Listening for my Mom to go into the kitchen, I slipped on my backpack. Tip-toeing down the hall, I left the house out the back door.
The walk down to the bank was ten long blocks, and under the hot June sun, I worked up quite a sweat before I made it there. Wiping my face with my sleeve, I thought I’d better get used to it. A nagging feeling told me I’d be doing a lot of walking for the next few weeks. At least until I got to where I wanted to go. I wasn’t sure yet just where that would be, for now I was intent on getting away without being caught.
“Do you want to close the account?” the teller asked when I stated I wanted all of my money.
“How much do I need to leave in the account to keep it open?”
“There’s a ten dollar minimum,” she said.
“Okay, I’ll take the rest.”
She counted out the bills, all twenties. Five hundred twenty dollars to be exact!
“Thanks,” I told her putting the cash away. I left the bank feeling a little smug. Who needs a job? I now had more than five hundred fifty dollars in my pocket!
Next stop, the train depot. Well, not the station, since our little town didn’t have a passenger train service, I mean the freight yard. I sauntered down the tracks for a half a mile or so and when I was out of sight of prying eyes, I slipped between the boxcars.
Stumbling over the tracks, I climbed aboard one of the empty cars. I’d lived here all my life, watching the trains roll in and roll out, so I knew which track would be heading west. If my timing was right, the train should pull out soon; within about ten minutes, I figured. I’d been on board for no more than half that when I felt a jolt as the engines began to lumber forward.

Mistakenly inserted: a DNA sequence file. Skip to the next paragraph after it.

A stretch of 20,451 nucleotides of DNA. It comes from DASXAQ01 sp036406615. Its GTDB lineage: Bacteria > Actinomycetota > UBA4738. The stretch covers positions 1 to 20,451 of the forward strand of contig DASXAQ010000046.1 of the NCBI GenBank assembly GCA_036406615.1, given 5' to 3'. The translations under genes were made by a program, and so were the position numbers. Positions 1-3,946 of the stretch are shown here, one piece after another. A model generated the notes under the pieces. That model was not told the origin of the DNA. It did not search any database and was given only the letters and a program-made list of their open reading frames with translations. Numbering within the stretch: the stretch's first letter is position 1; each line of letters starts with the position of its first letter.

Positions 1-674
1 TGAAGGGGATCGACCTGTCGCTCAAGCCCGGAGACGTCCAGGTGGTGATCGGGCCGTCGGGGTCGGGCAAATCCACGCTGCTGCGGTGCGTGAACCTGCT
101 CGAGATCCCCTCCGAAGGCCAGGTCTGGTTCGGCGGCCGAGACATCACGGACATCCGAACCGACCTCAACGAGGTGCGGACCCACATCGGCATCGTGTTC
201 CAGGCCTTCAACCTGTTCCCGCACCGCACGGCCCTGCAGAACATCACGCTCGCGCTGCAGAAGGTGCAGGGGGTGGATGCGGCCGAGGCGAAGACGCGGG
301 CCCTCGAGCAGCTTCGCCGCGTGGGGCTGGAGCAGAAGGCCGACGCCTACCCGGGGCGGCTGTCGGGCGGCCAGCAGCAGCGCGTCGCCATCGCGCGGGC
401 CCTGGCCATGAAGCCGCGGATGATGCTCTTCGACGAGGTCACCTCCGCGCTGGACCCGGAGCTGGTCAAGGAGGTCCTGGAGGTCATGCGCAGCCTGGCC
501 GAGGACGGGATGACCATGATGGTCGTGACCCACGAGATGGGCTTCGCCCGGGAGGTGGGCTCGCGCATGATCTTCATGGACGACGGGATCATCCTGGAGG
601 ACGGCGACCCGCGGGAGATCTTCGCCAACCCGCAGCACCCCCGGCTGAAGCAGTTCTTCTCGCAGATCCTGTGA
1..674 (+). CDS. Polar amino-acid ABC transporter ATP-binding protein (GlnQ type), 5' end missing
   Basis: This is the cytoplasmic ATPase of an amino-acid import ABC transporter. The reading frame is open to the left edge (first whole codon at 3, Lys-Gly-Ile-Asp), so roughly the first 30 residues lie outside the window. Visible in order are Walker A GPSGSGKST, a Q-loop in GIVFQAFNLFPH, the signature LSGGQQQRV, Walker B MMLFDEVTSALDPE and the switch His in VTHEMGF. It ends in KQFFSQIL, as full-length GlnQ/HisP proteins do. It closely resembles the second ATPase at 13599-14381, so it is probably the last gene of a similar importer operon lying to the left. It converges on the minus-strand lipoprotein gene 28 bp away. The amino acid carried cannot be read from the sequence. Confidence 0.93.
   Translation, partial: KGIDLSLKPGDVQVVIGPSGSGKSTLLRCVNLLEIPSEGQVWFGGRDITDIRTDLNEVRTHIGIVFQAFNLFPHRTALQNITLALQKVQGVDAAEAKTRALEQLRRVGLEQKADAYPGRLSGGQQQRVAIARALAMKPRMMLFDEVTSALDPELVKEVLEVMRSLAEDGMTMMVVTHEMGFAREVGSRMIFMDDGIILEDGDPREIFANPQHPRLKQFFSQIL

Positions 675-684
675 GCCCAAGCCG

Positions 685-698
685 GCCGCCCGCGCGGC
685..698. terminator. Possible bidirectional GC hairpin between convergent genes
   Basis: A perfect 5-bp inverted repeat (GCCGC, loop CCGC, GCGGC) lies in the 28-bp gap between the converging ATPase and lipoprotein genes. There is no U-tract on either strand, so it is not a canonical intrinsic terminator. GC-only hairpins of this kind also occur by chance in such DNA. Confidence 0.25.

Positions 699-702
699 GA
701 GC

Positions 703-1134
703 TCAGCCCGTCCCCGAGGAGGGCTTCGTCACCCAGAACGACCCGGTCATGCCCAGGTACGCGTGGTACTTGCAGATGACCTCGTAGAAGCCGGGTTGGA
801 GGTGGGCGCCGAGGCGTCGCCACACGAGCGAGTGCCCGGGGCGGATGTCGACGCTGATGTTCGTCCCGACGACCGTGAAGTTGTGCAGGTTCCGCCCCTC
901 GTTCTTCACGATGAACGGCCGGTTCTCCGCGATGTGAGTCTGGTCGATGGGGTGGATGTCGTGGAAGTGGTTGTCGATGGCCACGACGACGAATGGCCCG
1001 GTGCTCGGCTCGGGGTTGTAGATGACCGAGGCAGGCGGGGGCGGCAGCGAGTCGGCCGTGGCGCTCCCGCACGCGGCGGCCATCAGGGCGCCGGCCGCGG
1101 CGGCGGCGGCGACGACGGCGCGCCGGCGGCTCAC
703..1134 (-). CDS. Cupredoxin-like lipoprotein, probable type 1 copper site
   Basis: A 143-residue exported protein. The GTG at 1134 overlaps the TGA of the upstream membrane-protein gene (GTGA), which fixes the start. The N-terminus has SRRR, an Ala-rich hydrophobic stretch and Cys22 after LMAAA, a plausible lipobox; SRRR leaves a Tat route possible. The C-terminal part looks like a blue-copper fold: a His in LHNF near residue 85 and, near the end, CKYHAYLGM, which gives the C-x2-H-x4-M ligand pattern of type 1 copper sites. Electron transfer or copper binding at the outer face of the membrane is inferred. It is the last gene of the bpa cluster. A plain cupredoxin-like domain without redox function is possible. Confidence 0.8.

By now, the sun was high enough to heat everything up, especially the inside of a boxcar. I sat down on the floor, wishing I had something to drink. I’d been so busy getting ready to leave that I hadn’t even eaten breakfast.
As the train got up to speed, the intense heat inside the metal walls to made me tired, especially after all the walking I’d done. I stretched out on the floor, lying with my head on a makeshift backpack pillow. I figured I had a few hours before the westbound train reached it’s next stop.

 

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About Bruce A. Borders

Bruce A. Borders was born in 1967 in Cape Girardeau, MO. Bruce’s childhood years were spent in a number of states, including Missouri, Oregon, Wisconsin, and Wyoming. During his high school years, he was a member of the football, basketball and track teams, involved in various non-athletic activities such as school yearbook production and photography, and won numerous awards for his artistic creations. Bruce graduated Valedictorian in 1984. While in school, Bruce held three part-time jobs; a store clerk, a janitor, and a dental technician, working about 60-70 hours per week. After graduation he became employed full time as a dental technician. Other jobs have included restaurant manager, carpenter and grocery store cashier. For the past sixteen years, he has worked as a commercial truck driver, logging more than two million miles. At the age of fifteen, Bruce decided to become a writer. He began by writing songs, news articles and short stories. Eventually, books were added to the list. Over the years, he continued to write and currently has a catalog of more than 500 songs, numerous short stories and over a dozen completed books. He writes on a variety of subjects such as the Bible and politics, as well as fictional novels of legal issues and westerns. Titles include: Inside Room 913, Over My Dead Body, Miscarriage Of Justice, The Journey, and in The Wynn Garrett Series - Mistaken Identity, Holy Terror, Remote Control, Judicial Review, Even Odds, Safety Hazard, and Dark Day.